How does Dadabhoy’s biography compare with the two other best known works on Zubin? Martin Bookspan and Ross Yockey received more cooperation from Zubin for their biography of him, Zubin: The Zubin Mehta Story. However, it has been 38 years since they published their book and much has happened since. In 2008, Zubin wrote an autobiography, Die Partitur meines Lebens: Erinnerungen, which received decent reviews in German but its English translation did not fare so well. Dadabhoy’s A Musical Life stands to be known as the most thorough work on Zubin Mehta until a better volume comes along that overcomes its deficiencies.
A biography is not a chronological retelling of events, or rather, it is not just that. Any serious author must peel back the layers of the contemporaneous and reveal what motivates his subject. Dadabhoy tells us that Vienna shaped Zubin, that the maestro became known for conducting the Germanic Romantics over French and Italian pieces. But why? Competition in the fine arts between the French and Italian on the one hand and German on the other has a long history going back to at least the days of Mozart. It is inconceivable that the accident of an education in Vienna alone is sufficient to forge a Romantic aesthetic.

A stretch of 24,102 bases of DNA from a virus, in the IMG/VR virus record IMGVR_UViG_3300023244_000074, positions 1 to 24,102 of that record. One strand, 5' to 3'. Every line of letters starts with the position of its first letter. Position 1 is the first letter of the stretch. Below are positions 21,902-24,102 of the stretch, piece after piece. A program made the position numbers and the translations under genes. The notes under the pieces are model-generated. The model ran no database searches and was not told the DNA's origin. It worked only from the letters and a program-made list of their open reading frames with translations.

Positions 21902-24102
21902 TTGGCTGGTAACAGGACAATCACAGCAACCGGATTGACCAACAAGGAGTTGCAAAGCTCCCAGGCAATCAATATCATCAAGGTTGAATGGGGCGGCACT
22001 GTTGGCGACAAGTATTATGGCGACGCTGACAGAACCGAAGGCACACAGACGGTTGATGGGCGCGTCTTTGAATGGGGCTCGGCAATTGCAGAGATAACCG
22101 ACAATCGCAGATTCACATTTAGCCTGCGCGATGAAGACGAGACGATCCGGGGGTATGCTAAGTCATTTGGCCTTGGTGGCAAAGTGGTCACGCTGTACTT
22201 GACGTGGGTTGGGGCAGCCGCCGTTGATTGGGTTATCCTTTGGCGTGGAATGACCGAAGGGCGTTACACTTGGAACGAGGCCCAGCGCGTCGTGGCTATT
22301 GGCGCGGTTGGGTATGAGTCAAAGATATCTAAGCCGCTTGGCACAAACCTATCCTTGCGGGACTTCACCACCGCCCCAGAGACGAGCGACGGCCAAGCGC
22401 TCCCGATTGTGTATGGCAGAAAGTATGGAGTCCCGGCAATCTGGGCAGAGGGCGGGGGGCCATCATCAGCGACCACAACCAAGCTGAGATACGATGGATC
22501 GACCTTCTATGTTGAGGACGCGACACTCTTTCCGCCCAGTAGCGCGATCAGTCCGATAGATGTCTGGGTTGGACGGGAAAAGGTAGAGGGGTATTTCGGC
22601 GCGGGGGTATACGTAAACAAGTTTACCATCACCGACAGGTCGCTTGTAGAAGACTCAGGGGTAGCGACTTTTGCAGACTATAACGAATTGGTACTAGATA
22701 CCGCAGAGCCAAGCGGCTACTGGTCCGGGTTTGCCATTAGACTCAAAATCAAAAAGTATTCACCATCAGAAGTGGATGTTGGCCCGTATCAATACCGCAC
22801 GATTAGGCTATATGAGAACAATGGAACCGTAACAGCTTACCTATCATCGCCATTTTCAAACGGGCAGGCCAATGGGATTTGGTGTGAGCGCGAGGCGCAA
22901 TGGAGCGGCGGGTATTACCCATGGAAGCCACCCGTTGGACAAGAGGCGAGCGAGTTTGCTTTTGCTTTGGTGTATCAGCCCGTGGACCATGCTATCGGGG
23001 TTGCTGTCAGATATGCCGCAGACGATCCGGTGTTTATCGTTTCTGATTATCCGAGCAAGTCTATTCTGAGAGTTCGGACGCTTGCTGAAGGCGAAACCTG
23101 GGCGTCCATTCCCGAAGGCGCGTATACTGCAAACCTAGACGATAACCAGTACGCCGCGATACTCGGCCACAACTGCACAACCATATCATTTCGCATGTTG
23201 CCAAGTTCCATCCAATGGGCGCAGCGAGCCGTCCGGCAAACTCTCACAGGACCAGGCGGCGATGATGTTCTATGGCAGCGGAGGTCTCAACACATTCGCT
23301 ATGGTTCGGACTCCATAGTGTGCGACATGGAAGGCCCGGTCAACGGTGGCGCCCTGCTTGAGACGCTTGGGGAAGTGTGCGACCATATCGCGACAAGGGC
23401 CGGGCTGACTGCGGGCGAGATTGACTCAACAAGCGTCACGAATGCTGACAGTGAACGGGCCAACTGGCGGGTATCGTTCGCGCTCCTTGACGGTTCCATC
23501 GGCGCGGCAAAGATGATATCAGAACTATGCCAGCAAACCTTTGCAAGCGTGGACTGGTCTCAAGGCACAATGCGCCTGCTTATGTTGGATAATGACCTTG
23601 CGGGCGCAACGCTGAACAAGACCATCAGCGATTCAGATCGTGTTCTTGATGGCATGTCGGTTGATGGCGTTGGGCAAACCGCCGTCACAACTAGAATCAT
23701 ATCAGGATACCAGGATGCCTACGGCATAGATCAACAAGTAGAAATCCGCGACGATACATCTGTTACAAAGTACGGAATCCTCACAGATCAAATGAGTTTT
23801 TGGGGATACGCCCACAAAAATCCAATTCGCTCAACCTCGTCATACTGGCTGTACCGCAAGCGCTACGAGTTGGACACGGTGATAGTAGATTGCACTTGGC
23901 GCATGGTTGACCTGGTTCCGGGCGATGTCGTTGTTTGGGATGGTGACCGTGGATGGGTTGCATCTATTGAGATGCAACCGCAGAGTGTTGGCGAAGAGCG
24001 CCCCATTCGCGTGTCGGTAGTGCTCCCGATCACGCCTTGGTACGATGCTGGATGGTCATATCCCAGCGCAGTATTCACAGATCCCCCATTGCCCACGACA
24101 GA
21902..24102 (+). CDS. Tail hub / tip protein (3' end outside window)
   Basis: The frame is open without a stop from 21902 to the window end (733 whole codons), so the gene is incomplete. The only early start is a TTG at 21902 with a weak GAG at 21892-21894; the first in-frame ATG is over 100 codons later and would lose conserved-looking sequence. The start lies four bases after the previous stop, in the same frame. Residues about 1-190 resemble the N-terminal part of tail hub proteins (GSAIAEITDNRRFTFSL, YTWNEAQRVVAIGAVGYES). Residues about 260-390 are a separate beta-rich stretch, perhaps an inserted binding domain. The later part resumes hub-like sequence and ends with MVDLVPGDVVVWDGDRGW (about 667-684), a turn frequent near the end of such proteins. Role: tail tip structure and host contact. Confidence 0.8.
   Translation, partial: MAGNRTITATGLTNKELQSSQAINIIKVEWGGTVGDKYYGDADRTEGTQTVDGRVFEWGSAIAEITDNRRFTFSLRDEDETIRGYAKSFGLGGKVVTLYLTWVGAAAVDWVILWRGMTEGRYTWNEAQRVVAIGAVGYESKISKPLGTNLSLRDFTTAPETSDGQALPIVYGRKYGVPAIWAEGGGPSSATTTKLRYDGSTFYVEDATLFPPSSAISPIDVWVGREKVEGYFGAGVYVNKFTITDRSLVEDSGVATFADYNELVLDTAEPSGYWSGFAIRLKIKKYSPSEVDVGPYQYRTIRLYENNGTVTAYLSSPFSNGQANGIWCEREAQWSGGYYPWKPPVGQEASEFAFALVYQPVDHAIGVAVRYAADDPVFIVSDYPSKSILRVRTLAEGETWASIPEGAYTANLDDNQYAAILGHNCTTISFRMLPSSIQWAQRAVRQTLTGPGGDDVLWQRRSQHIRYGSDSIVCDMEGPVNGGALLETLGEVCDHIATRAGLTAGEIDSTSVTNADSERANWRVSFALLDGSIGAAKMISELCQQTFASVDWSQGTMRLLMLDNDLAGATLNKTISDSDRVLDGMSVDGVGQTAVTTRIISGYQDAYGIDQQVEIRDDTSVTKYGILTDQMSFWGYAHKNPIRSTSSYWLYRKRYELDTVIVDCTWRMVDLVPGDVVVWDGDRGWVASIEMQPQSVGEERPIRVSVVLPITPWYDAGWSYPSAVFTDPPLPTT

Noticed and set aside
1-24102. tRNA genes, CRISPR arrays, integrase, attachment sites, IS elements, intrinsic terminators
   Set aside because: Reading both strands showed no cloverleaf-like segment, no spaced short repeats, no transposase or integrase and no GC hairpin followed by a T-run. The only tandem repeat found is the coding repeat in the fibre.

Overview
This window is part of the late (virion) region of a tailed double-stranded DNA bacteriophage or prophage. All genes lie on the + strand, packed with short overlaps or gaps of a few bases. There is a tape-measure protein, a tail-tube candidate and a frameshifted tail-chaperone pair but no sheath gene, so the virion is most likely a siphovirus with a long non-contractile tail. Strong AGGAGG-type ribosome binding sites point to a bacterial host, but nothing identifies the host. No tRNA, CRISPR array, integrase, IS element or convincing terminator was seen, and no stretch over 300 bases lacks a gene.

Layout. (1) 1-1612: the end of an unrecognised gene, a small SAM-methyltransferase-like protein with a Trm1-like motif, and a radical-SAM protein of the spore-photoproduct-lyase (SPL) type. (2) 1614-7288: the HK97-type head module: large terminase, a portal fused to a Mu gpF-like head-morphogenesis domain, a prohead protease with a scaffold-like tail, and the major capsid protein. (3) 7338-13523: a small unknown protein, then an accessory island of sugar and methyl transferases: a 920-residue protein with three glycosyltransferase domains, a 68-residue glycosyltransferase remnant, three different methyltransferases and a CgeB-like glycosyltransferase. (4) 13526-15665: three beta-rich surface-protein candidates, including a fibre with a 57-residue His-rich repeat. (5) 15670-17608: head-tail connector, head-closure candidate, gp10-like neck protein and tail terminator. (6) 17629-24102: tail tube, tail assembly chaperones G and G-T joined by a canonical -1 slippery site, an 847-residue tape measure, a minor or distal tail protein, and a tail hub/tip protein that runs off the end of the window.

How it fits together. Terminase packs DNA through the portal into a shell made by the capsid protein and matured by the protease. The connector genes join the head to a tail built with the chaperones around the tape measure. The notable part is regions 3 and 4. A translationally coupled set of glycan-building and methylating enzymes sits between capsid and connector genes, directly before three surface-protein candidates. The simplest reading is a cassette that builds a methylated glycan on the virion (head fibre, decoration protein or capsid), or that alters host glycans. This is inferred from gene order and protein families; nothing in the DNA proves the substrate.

Similarly, several elements of Zubin’s personal life remain unexplored. His relationship with Carmen Lasky is woefully incomplete. Dadabhoy would have readers believe that they just fell out of love, disregarding Zubin’s rich past with other women that has produced at least two other children. How Carmen came to marry Zarin, Zubin’s brother, and how the family reacted to such an unconventional development is another uninvestigated tale.
Dadabhoy’s admiration for not just Zubin but the entire Parsi community is all to clear and though there is nothing wrong with being sympathetic to one’s subject, affection should not sap the will to ask the tough questions. It is this weakness that leaves an otherwise magnificent effort feeling somewhat amateurish. In an age of Google, readers demand more than a story that is, in the words of the German historian Leopold von Ranke, wie es eigentlich gewesen.
This article first appeared in the June 2016 print edition of Swarajya.